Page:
Cincinnati Play-By-Play Announcer and Known Man of Faith Victimized By Probability
Toward the end of the broadcast of the first game of the doubleheader, Brennaman was heard using a gay slur. He did not seem to know he was on the air yet before the end of a commercial break. Quickly, shares of the mic catching him on the air saying a slur spread across social media. Brennaman began broadcasting the second game of the doubleheader, but during the game, he issued an apology and left the booth.
He was predictably apologetic.
“I made a comment tonight that I am deeply ashamed of,” he said before he signed off. “I am so very, very sorry. I pride myself as a man of faith. I don’t know if I’ll be putting on this headset again.”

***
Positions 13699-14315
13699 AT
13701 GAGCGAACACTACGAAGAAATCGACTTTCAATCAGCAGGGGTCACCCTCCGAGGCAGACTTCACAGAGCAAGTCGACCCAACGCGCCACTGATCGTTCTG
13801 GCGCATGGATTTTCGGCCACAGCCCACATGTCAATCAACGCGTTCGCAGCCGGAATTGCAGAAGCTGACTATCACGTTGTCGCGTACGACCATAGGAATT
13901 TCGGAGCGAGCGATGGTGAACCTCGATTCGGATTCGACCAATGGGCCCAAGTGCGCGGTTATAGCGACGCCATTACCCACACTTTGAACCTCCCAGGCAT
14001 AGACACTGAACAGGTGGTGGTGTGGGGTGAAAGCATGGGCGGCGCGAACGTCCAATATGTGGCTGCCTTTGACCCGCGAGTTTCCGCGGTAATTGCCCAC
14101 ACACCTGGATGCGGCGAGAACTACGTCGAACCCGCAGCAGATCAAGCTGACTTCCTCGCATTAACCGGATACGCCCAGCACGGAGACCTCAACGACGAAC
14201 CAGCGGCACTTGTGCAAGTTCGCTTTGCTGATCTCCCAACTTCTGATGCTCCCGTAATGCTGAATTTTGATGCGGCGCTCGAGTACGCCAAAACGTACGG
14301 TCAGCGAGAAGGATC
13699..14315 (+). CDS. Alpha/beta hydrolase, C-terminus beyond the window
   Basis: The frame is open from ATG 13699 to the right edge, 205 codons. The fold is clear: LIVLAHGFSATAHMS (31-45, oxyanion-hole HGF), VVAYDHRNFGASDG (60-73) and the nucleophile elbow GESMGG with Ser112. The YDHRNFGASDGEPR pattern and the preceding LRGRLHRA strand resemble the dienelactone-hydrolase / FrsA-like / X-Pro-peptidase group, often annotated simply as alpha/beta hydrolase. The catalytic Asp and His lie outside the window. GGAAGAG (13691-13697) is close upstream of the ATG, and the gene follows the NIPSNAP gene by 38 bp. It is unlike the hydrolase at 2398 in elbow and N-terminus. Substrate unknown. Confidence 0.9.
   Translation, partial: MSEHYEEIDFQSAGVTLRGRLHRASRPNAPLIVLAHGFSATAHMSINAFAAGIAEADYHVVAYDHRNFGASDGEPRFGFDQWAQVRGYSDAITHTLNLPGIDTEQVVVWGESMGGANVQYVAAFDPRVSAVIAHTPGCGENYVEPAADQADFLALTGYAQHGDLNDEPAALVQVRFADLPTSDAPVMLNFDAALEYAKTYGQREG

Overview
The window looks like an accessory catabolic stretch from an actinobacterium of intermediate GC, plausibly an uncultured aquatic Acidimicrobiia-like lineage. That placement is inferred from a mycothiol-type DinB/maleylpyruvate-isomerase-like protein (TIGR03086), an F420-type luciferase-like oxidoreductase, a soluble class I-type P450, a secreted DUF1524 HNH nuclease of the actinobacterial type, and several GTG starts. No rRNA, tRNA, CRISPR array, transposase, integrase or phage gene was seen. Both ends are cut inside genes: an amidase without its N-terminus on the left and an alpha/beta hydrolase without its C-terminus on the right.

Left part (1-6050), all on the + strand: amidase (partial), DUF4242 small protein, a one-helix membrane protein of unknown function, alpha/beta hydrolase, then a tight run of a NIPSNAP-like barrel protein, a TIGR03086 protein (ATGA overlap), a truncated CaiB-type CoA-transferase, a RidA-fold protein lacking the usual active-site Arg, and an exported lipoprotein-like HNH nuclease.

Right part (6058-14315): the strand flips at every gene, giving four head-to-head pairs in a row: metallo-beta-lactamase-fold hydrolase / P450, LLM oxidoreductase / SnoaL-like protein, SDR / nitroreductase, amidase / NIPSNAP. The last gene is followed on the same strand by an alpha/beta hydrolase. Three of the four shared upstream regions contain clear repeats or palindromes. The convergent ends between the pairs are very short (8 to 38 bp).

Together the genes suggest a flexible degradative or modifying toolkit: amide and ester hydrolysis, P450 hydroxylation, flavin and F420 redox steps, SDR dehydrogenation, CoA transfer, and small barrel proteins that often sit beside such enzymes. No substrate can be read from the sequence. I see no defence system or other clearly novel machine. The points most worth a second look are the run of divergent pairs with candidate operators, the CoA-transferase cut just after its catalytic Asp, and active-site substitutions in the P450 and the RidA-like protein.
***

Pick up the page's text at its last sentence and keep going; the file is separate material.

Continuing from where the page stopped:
“That is not who I am and never has been. I’d like to think I have some people that can back that up. I am very sorry and I beg your forgiveness.”
That a “man of faith” would use a homophobic slur is not news. What’s remarkable is how often people these days are struck by infinitesimally improbable coincidence.
It goes like this:
- Person does or says something loathesome with the mic/camera running.
- Person apologizes profusely because “this isn’t who I am.”
What are the odds, really? I mean, you do something out of character – as in, so out of character you’ve never done it before, and that one time in your entire fucking life there just happens to be someone recording.
It’s impossible to understand how this could happen ever, let alone, you know, all the fucking time.
I’m not good at math. Maybe one of you can explain this to me?